Facebook Finds No New Evidence Russia Influenced Brexit, MPs Demand They Look Harder


Facebook has told MPs conducting a “fake news inquiry” it has found no new evidence of a coordinated attempt by Russian-linked accounts to target voters in the Brexit campaign and influence the vote.

The revelations come after MPs in the Commons Digital, Culture, Media and Sport Committee ordered Facebook to try harder to reveal a Russian conspiracy.

In December, Facebook reported just 71p ($0.97) had been spent by Russian-based actors on ads targeting British users in the lead up to the European Union (EU) membership referendum.

However, the Commons committee, led by Damian Collins, insisted Facebook had not answered its questioning and forced the company to investigate further.

Mr. Collins is an avid supporter of the EU who has threatened “sanctions” against social media platforms unless they hand over the information he is demanding.

Anti-Brexit campaigners have consistently argued Brexit voters were duped by the Russians into voting to leave the bloc, and the Mr. Collins refused for a second time this week to accept Facebook’s findings that Russian intervention was minimal.

Facebook responded to Mr. Collins in a letter published this Wednesday, writing that the latest investigation the company undertook in mid-January to try to “identify clusters of coordinated Russian activity around the Brexit referendum that were not identified previously” had been unproductive.

“The investigation team found no additional coordinated Russian-linked accounts or Pages delivering ads to the UK regarding the EU Referendum during the relevant period, beyond the minimal activity we previously disclosed,” added Simon Milner, Facebook’s UK policy director.

Mr. Collins responding on the same day by once again demanding Facebook keeps searching for a Russia-link, as well giving them a strict deadline. He wrote:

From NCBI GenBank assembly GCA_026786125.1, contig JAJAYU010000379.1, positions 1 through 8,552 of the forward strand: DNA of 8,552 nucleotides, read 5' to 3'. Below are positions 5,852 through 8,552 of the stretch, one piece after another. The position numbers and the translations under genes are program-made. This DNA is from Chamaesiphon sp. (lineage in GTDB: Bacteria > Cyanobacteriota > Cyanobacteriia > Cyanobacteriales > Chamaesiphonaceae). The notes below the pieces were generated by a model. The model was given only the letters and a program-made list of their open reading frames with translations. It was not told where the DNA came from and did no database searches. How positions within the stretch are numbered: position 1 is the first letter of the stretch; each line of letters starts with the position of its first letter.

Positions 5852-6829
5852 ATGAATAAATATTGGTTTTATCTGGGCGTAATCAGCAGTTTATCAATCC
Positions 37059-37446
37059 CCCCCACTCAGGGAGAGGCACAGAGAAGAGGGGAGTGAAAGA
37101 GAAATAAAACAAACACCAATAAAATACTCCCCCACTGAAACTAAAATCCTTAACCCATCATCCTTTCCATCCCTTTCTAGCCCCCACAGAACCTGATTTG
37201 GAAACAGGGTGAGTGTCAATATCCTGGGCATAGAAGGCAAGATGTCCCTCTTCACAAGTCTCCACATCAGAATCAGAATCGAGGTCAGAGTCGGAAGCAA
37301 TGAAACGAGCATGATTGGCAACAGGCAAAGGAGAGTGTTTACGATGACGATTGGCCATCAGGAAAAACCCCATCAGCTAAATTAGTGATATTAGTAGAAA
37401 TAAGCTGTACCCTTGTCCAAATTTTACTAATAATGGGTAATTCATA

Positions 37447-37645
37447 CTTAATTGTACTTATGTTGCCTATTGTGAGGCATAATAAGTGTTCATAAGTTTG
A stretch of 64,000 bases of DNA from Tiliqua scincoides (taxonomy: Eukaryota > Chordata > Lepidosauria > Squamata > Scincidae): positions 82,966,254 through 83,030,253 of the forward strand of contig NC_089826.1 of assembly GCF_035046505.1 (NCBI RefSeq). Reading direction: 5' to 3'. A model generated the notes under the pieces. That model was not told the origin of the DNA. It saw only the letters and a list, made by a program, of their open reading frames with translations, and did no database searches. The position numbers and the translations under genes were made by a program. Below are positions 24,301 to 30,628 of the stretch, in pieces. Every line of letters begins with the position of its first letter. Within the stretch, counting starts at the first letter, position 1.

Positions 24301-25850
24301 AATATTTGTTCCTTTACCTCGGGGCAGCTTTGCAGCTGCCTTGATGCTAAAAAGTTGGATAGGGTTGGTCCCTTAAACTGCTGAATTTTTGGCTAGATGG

“Although we welcome Facebook’s continued cooperation with our investigation with this letter today, there are still several outstanding pieces of information that they promised to the Committee when they gave evidence to us in Washington D.C. on 8th February.

“I look forward to them sharing with us, amongst other information: the exact number of accounts that they have suspended; how they are resourcing their fight against bots; their methodology of how they identify fake accounts; and how they determine what country those accounts come from.

“They have promised this to us in full by 14th March 2018.

“We have also asked Facebook for further points of clarification relating to the letter they have given to us today.”

Representatives of Twitter have similarly found that Russian attempts to influence Brexit on their platform were minimal.

Earlier this month, Twitter’s head of UK policy Nick Pickles revealed the Russia-linked accounts spend just £1 on ads and accounted for just 0.005 per cent of the total number that tweeted about the referendum.

“These accounts collectively posted 942 tweets, representing less than 0.02 per cent of the total tweets posted about the referendum during the campaign,” he added.

Researchers at Oxford University came to a similar conclusion in December, identifying just 105 Russia-linked Twitter accounts that posted about Brexit in the run-up to the referendum


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